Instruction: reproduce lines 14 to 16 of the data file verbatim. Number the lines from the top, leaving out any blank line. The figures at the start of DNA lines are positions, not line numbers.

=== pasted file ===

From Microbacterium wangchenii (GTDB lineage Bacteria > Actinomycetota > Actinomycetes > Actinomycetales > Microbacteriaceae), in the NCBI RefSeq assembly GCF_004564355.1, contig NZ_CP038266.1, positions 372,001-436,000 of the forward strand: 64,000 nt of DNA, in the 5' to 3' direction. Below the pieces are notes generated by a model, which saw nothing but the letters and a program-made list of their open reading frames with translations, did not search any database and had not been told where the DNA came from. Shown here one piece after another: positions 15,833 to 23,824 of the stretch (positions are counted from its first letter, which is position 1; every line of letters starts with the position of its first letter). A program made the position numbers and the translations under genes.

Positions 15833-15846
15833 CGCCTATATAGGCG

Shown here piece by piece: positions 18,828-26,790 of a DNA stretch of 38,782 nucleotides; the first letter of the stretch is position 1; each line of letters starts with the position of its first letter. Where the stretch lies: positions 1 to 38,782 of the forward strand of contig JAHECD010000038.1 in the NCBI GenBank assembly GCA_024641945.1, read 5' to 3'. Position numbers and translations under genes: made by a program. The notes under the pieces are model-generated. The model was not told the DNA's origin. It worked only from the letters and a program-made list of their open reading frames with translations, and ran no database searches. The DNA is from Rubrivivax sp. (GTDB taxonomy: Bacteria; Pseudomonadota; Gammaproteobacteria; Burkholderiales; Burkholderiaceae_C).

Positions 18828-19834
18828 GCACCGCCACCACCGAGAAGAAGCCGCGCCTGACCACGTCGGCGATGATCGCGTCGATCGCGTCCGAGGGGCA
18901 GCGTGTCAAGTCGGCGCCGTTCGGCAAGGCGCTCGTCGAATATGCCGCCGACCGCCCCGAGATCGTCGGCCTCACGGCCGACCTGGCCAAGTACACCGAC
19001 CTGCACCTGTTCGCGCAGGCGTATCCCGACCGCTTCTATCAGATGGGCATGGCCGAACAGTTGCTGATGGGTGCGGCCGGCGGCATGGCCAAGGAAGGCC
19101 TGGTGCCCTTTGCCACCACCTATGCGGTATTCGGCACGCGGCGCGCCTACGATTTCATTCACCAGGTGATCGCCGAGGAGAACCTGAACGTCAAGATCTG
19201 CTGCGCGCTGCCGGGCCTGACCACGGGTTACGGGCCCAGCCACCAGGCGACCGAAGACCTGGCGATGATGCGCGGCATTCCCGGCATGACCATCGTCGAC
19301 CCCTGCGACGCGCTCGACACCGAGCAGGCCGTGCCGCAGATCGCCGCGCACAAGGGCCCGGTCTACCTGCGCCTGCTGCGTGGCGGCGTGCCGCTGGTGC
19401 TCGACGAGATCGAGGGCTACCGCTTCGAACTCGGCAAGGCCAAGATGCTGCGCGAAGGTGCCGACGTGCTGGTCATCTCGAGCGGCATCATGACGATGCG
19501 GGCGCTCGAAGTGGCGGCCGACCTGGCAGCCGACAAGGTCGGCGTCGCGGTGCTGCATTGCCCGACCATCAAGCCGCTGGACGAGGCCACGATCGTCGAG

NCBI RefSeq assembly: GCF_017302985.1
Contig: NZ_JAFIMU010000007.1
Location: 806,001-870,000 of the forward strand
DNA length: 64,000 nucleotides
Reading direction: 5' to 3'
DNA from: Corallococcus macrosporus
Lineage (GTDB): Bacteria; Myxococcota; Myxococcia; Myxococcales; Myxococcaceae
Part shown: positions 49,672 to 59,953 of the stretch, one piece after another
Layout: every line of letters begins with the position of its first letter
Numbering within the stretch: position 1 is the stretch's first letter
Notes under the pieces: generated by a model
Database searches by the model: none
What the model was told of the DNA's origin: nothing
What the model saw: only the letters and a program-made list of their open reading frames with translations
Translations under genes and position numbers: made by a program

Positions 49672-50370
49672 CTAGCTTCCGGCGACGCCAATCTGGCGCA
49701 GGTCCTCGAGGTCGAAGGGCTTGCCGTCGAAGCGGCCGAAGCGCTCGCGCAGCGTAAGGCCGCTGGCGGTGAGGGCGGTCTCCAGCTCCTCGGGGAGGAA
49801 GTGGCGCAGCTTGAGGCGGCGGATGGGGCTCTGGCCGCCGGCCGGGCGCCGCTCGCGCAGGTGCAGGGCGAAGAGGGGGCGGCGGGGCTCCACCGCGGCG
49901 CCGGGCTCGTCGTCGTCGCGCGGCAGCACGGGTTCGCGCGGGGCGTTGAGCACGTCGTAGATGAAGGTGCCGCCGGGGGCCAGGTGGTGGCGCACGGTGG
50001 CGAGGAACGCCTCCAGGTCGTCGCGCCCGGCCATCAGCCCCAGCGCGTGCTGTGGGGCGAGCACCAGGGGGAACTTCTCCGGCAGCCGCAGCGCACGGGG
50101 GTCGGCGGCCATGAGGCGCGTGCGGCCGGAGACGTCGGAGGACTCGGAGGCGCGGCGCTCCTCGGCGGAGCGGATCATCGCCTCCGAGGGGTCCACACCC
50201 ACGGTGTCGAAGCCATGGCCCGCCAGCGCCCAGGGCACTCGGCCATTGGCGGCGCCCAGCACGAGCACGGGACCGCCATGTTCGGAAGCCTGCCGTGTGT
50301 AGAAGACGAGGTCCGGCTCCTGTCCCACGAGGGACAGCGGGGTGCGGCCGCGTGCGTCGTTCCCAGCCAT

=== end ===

NCBI RefSeq assembly: GCF_017302985.1
Contig: NZ_JAFIMU010000007.1
Location: 806,001-870,000 of the forward strand